Change Makers: A Podcast from APH

National Arts and Craft Month

March 24, 2022 American Printing House Episode 49
Change Makers: A Podcast from APH
National Arts and Craft Month
Show Notes Transcript

Hello and welcome to Change Makers. On this episode, we're celebrating Arts and Crafts month. Listen as we learn about APH products, new and legacy-wise that help users learn about music and those that help users learn how to create. We’re also learning about InSights Art and its upcoming submission deadline.

Podcast Participants (In Order of Appearance)

  • Jeff Fox, Narrator
  • Sara Brown, APH Public Relations Manager
  • Laura Zierer, APH Independent Living and O&M Product Manager
  • Tristan G. Pierce, APH Multiple Disabilities and Physical Education Product Manager
  • Rob Guillen, APH Special Programs

Additional Links

Jack Fox:

Welcome to Changemakers a Potcast from APH. We're talking to people from around the world who are creating positive change in the lives of people who are blind or visually impaired. Here's your host.

Sara Brown:

Hello, and welcome to Changemakers. I'm APH's Public Relations Manager, Sara Brown. And today we're talking about arts and crafts. In addition to March being Women's History Month. It's also National Arts and Crafts Month. So today we'll learn about what APH products, new and legacy-wise that help users learn about music and those that help users learn how to create art. We're also gonna check in with InSights Art and its upcoming submission deadline. Up first, we're gonna talk about, Feel the Beat, a classic APH product that teaches students Music Braille Code by focusing on reading, playing , and memorizing measures through the use of a soprano recorder. We have APH's Independent Living Orientation, Mobility, Product Manager, Laura Zierer, here to talk to us about the product. Hello, Laura, and welcome to Change Makers.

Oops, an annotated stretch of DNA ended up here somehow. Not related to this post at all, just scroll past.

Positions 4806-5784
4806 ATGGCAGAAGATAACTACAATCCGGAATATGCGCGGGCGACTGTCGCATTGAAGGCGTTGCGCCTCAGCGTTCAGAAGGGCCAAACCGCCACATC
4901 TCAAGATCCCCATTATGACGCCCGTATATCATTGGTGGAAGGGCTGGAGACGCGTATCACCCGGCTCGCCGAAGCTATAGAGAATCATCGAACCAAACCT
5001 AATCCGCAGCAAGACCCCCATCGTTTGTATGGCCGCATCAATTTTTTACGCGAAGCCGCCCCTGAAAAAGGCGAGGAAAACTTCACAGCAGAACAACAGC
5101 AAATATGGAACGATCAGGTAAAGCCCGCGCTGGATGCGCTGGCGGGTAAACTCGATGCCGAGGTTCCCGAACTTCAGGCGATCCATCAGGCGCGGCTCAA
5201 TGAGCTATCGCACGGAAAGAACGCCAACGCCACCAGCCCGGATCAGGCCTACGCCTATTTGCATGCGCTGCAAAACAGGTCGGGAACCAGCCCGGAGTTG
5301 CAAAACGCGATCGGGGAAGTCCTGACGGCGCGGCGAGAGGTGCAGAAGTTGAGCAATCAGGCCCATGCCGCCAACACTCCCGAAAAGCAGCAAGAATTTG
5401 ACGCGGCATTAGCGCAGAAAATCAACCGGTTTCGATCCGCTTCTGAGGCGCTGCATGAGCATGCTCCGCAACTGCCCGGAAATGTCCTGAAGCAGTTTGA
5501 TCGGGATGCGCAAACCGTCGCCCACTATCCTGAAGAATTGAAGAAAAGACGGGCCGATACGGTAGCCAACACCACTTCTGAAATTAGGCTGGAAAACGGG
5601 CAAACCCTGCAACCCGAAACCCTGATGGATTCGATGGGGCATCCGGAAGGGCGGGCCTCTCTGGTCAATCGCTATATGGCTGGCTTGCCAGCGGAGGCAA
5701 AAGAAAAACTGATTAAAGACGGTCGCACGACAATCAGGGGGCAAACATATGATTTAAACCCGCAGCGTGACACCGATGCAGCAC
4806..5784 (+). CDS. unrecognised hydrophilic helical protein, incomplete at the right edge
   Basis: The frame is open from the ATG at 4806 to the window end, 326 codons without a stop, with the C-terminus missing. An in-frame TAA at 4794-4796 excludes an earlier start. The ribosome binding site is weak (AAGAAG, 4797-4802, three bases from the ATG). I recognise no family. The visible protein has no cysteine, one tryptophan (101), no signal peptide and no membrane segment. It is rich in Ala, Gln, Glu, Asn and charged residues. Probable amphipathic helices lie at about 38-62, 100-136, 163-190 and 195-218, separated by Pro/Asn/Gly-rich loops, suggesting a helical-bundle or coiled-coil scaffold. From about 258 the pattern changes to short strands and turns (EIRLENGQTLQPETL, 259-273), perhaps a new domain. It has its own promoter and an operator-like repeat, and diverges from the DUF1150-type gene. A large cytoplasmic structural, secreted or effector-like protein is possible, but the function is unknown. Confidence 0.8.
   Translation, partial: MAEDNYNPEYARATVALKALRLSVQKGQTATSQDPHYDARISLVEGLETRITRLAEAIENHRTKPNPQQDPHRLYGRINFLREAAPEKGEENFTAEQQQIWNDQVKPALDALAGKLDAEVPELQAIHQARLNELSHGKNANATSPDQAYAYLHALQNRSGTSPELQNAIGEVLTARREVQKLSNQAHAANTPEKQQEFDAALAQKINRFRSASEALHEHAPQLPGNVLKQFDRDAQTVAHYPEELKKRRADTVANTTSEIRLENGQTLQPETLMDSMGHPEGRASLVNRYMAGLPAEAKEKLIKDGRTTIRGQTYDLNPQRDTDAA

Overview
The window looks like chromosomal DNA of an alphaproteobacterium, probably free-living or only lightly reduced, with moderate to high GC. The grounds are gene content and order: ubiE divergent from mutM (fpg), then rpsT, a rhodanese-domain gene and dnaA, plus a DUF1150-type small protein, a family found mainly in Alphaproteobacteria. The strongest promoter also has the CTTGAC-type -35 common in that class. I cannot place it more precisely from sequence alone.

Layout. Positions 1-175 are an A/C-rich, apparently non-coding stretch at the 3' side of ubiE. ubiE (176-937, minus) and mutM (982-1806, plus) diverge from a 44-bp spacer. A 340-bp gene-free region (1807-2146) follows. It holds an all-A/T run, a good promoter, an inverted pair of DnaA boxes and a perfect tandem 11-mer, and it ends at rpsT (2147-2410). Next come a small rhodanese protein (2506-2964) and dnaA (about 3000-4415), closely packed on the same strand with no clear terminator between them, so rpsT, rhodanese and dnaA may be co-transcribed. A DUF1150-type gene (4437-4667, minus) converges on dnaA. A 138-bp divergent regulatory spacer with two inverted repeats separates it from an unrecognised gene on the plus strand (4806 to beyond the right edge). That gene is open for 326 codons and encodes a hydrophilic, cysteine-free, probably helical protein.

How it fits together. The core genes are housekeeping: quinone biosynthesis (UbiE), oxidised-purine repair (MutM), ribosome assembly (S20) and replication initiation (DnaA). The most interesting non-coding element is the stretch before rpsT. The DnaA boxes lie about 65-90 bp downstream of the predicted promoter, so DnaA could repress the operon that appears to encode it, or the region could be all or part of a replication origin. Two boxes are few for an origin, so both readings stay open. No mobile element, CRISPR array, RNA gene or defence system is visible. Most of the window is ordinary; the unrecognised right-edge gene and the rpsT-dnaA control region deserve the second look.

Laura Zierer:

Hi, thanks for having me on.

Sara Brown:

Tell us more about Feel the Beat?

Laura Zierer:

Yeah. I'd love to , um , Feel the Beat is a curriculum designed to teach and learn the Music Braille Code using the soprano recorder. So a lot of people have asked why we centered this around the recorder and recorders are really easy instruments to learn how to play. They have a very small range of notes and student peers will likely be learning to play that instrument in their music class as well. The curriculum includes familiar tunes for the student to read, write, memorize, and play.